Apple's $1.1 Billion Patent Dispute With Caltech Granted New Damages Trial

Apple and its supplier Broadcom today convinced a U.S. appeals court to reject a jury verdict that required them to pay $1.1 billion for infringing on Wi-Fi patents that belong to the California Institute of Technology (via Reuters).

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In 2016, Caltech accused Apple and Broadcom of infringing on its patents related to the Wi-Fi technology used in many Apple devices. Caltech's patents, granted between 2006 and 2012, are highly technical and relate to IRA/LDPC codes that utilize simpler encoding and decoding circuitry for improved data transmission rates and performance. The technologies are implemented in both the 802.11n and 802.11ac Wi-Fi standards used by many Apple products.

In the court filing with the U.S. District Court for Central California, Caltech accused Apple of selling various iPhone, iPad, Mac, and Apple Watch models, along with other Wi-Fi products, that incorporate these IRA/LDPC encoders and/or decoders and thereby infringe upon four of Caltech's patents. Broadcom, as one of Apple's main suppliers of Wi-Fi chips, was also named in the complaint. At the time, Apple used Broadcom chips in the Apple Watch, ‌iPhone‌, and ‌iPad‌, as well as the MacBook Air, MacBook Pro, and iMac.

In 2020, a jury verdict ordered Apple and Broadcom to collectively pay Caltech a fine of $1.1 billion for the patent infringements. Apple was ordered to pay $838 million, while Broadcom was ordered to pay $270 million. Apple hoped to invalidate one of the patent claims, but this was subsequently declined by the U.S. Court of Appeals.

The U.S. Court of Appeals for the Federal Circuit today declared that the $1.1 billion award, which is one of the largest in U.S. history for a patent dispute, was not justified and ordered a new trial. The new damages trial will only reconsider Caltech's awarded sum, rather than revisiting the patent infringement itself.

Top Rated Comments

TEG Avatar
27 months ago

Good, Apple stealing tech should be punished. I wonder how Apple would feel if you used their technologies without being asked? Prepare to get homeless‘d.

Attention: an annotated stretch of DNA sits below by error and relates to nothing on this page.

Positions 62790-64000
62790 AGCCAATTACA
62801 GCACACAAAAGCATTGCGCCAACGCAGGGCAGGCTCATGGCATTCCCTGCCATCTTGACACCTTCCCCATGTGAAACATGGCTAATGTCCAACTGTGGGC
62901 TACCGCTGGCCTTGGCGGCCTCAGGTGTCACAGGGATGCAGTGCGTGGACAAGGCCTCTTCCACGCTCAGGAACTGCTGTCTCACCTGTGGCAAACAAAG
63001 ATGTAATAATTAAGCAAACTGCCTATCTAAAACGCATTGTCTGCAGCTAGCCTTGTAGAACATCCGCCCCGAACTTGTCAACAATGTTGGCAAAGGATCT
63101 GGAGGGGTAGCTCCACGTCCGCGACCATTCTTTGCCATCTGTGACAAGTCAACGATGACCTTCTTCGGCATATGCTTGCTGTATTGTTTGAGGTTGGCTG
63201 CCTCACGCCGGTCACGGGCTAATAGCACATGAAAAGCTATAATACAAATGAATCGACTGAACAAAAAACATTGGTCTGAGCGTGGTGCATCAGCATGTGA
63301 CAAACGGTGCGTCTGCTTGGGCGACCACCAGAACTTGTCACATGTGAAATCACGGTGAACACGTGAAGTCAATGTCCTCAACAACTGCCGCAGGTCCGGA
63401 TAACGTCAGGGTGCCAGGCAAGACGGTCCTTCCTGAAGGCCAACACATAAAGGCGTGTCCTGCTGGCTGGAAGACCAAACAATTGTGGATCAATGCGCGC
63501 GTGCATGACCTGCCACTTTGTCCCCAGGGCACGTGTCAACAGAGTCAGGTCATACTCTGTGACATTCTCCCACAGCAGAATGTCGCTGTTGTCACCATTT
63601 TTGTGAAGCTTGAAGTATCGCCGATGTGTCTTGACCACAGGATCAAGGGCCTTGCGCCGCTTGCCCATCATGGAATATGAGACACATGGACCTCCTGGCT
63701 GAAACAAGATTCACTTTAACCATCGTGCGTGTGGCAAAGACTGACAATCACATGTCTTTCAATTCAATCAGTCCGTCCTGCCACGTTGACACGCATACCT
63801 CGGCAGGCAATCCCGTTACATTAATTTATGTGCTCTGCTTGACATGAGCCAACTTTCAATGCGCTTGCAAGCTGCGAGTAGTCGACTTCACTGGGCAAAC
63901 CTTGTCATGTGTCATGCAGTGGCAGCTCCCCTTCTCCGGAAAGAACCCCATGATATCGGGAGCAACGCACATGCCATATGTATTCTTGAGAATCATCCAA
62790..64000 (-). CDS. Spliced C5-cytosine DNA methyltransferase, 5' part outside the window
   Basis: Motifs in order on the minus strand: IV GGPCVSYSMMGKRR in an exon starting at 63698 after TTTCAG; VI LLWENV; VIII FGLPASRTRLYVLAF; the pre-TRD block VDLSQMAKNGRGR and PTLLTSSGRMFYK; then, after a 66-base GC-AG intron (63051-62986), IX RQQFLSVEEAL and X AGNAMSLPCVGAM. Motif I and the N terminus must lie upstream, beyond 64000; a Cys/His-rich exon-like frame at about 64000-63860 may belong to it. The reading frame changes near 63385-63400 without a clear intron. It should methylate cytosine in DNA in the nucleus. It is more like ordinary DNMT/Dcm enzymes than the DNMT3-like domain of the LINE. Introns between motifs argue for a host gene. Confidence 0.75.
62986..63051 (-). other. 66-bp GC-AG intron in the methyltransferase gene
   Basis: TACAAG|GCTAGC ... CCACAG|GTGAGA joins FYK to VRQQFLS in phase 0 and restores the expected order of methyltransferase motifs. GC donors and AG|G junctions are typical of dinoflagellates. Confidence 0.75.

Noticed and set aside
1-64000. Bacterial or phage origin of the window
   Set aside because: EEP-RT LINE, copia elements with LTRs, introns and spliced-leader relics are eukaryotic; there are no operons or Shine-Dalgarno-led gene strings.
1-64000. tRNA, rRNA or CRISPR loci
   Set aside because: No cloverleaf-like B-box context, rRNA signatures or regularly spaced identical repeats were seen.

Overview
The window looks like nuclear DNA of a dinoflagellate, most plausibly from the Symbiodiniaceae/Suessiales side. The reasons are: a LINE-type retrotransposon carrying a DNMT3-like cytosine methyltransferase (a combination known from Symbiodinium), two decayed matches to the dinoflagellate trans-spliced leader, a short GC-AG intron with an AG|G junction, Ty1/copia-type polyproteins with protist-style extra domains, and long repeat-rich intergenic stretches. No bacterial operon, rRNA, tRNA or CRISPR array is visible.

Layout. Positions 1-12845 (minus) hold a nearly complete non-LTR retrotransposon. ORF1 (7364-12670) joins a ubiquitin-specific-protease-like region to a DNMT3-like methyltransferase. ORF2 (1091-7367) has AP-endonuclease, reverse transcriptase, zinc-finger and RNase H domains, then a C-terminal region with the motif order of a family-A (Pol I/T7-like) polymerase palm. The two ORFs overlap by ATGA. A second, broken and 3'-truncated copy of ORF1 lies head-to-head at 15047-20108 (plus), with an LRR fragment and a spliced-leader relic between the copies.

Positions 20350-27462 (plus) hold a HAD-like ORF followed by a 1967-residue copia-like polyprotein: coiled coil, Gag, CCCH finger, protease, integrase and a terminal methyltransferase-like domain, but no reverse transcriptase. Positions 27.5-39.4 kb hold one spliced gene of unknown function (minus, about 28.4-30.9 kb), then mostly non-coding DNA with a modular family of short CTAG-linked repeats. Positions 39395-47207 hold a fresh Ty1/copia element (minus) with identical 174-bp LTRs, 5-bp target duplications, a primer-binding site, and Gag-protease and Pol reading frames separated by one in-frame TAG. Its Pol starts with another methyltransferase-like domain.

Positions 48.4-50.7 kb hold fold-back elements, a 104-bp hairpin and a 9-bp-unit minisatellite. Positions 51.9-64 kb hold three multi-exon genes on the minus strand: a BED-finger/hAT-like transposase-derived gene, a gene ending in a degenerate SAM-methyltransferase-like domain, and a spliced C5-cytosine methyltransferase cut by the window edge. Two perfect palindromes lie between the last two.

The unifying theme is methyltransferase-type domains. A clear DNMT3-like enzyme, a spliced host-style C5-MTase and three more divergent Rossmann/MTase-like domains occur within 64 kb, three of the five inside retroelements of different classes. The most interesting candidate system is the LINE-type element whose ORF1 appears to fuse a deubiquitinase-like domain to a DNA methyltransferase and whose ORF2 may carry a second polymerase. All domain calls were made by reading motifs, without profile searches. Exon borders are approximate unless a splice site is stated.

It is part of the 802.11 standards. If anything the IEEE should be the one in hot water, not Apple or Broadcom.
Score: 11 Votes (Like | Disagree)
ACHD Avatar
27 months ago

If it is part of a standard, the patents should no longer be enforceable, or any fees are paid by use of the standard.
It becomes part of the FRAND system where everyone basically pays the same fees.

In this case apple refused to pay the FRAND prices and this is something apple does often.
They refused to PAY for a PART that already has been made with the FRAND pricing built in.

APple basically took the tech, the design of others and copied it. Apple Was approached and notified and REFUSED to pay the FRAND price.

FRAND pricing is where a patent becomes unavoidable and MUST be made available to ANYONE at a fair price that anyone can or is willing to pay.

Apple did not sue and say the FRAND price was to much just that they didn't want to pay it. to date no one has really sued these owners of the patent for being TO EXPESNIVE which you can do with FRAND patents since they must be affordable and available to the publics.


This was apple being cheap
Score: 8 Votes (Like | Disagree)
Mitochris Avatar
27 months ago
Were these patents under some open license agrement? I have a problem with universities making major money out of their work. They get tax benefits, get government funding or money via donations that are tax deductible. Their work should benefit all, as it is sponsored by all. If it was a minimal fee then ok, but the 1Billion sound like a major patent dispute.
Score: 7 Votes (Like | Disagree)
bollman Avatar
27 months ago

You are assuming Apple is at fault. My question is that if the technology is part of a recognized industry standard and is built into Broadcoms chips, how is it that just Apple is violating the patents?
Apple has deep pockets. Makes them an easy target for stuff like this. Even if Caltech gets $100m, then they still win. That’s prob the budget of multiple departments there.
Both Apple and Broadcom where found at fault.
Broadcom decided that they do not want to pay for the license since they have no "product" that uses the patent, so the license costs are passed down to whoever buys the Broadcom chips and uses them in a product.
Apple thought that was a dumb idea and decided not to pay the license as Apple decided Broadcom should do it, and Broadcom insisted Apple should do it.
And here we are, neither paid the license, and both got sued by CALTECH.
Score: 6 Votes (Like | Disagree)
TEG Avatar
27 months ago
If it is part of a standard, the patents should no longer be enforceable, or any fees are paid by use of the standard.
Score: 5 Votes (Like | Disagree)
cmaier Avatar
27 months ago
This is one news article I am not permitted to discuss :-)
Score: 4 Votes (Like | Disagree)

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